Natural disasters: Make sure you’re protected

06 February 2020 King Price
Wynand Van Vuuren, Partner of Client Experience at King Price

Wynand Van Vuuren, Partner of Client Experience at King Price

Natural disaster? It’ll never happen to me. That’s a common perception among millions of South Africans – but with natural catastrophes on the rise across the world, you could be making a costly mistake if you don’t take steps to protect yourself and your property.

Hurricanes, fires and floods cost the world an estimated $150 billion in 2019. Closer to home, flash floods swept through parts of Pretoria in December, causing millions of Rands in damage. The month before that, tornadoes ravaged areas of KwaZulu-Natal, killing more than 20 people and causing substantial damage to property.

King Price’s partner of client experience, Wynand van Vuuren, says natural disasters in South Africa are becoming increasingly common, at a staggering cost to the economy and the insurance industry. The Knysna fires and Cape storms of 2017 are estimated to have cost the insurance industry between R3 billion and R4 billion, while the estimated cost of infrastructural damage from the KwaZulu-Natal floods earlier in 2019 is R1.1 billion.

“Damage caused by a natural disaster can be a devastating blow to your finances. Most South Africans focus on insuring themselves against robbery and break-ins, but don’t pay enough attention to protecting their homes and possessions against natural disasters. In South Africa, most natural disasters – including floods, hailstorms and fires - are covered by comprehensive insurance policies, but many people are either not insured or under-insured,” said Van Vuuren.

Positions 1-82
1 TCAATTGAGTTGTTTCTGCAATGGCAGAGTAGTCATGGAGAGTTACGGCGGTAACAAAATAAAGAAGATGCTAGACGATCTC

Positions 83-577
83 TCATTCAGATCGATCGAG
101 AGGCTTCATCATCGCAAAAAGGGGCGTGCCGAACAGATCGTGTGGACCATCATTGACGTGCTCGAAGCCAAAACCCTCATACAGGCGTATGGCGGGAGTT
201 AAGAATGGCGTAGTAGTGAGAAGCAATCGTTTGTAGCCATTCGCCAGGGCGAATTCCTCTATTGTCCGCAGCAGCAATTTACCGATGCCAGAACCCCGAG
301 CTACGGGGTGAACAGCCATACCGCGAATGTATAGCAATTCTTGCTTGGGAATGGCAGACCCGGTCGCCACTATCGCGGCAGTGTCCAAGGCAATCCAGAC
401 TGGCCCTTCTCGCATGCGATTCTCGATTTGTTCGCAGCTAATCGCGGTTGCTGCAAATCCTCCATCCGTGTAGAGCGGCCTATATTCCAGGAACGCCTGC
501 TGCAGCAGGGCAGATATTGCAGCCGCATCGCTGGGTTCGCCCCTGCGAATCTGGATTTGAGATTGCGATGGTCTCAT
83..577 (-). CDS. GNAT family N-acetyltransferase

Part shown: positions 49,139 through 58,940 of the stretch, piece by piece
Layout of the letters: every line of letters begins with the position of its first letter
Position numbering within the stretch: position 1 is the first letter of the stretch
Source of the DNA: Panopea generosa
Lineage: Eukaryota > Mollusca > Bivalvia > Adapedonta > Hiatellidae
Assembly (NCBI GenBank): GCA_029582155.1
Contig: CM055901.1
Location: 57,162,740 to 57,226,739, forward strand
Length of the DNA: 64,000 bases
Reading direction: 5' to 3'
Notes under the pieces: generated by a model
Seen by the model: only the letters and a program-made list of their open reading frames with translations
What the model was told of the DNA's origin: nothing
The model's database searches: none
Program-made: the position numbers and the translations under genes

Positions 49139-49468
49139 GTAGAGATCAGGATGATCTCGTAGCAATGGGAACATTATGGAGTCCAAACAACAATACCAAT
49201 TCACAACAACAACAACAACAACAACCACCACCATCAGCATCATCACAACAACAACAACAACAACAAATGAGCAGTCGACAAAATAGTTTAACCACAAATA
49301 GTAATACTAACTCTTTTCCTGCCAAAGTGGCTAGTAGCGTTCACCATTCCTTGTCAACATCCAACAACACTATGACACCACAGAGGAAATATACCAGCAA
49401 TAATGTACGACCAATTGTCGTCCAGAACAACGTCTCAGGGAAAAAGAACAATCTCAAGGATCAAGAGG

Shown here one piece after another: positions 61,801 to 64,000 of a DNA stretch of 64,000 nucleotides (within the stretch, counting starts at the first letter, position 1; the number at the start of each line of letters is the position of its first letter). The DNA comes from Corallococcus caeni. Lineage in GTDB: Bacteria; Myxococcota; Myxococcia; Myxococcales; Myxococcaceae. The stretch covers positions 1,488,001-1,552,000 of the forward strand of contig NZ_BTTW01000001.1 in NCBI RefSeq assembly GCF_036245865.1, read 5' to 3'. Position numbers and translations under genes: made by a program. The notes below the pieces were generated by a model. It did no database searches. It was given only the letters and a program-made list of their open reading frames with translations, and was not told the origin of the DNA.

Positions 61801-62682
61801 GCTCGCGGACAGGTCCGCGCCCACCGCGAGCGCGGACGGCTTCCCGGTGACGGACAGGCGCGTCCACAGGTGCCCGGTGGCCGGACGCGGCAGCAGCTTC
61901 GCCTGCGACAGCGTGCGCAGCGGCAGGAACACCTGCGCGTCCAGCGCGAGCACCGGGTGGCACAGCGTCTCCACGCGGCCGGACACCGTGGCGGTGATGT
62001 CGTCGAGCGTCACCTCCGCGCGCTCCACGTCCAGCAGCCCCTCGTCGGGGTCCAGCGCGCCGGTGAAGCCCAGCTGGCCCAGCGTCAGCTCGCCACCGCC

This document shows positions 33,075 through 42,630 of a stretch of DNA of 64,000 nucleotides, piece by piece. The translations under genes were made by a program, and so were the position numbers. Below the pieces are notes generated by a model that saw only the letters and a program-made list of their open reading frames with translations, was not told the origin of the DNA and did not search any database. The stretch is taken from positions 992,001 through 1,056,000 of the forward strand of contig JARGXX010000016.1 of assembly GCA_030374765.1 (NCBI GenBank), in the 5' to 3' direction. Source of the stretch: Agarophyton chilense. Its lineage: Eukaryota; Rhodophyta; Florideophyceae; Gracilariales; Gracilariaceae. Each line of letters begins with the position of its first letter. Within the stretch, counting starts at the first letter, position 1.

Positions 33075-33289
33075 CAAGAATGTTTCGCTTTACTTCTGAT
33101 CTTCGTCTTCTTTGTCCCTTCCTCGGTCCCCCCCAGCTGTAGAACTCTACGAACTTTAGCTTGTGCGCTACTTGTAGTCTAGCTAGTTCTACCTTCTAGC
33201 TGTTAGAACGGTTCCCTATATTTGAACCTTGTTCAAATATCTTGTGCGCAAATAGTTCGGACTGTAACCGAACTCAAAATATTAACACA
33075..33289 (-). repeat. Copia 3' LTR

King Price says many homeowners only discover they are under-insured after their homes are damaged by fires or floods. On top of their home contents cover, homeowners should make sure their buildings insurance covers the full cost of rebuilding their homes if necessary. This includes unseen expenses like fire brigade costs, alternative accommodation, demolishing old structures and site clearing – all of which can run into hundreds of thousands of Rands.

One of the main reasons people give for not insuring their property is financial, says Van Vuuren: They feel insurance premiums are too expensive, and the current spate of natural disasters will only drive premiums up even further.

“I always say to clients: What will you do if you lose your house tomorrow? Can you afford NOT to insure your property?” says Van Vuuren. “If you need to cut back on your insurance, remember: The biggest portion of contents insurance goes for theft cover. If you stay in a secure complex with a low theft-rate, you could reduce your home contents premium by opting for King Price’s fire and fury cover, which excludes theft but still covers you against fire and acts of nature.”

Others doubt the ability of insurers to meet massive claims caused by natural catastrophes, which can run into hundreds of millions of Rands per event.

“When it comes to paying claims, there’s no need for concern. In South Africa, the industry regulator requires all insurers to maintain adequate surplus funds for potential claims because of insurers’ exposure to large catastrophe events, including hail and earthquake. If you lose your house, and you’ve dotted the Is and crossed the Ts on your insurance policy, you’ll be paid out,” says Van Vuuren.

In the long run, though, simply paying claims may not be enough as natural disasters continue to increase. At industry level, insurers are already talking about ways they can help people become more resilient to natural disasters. Their ability to offer the protection that modern society relies on, depends on it.

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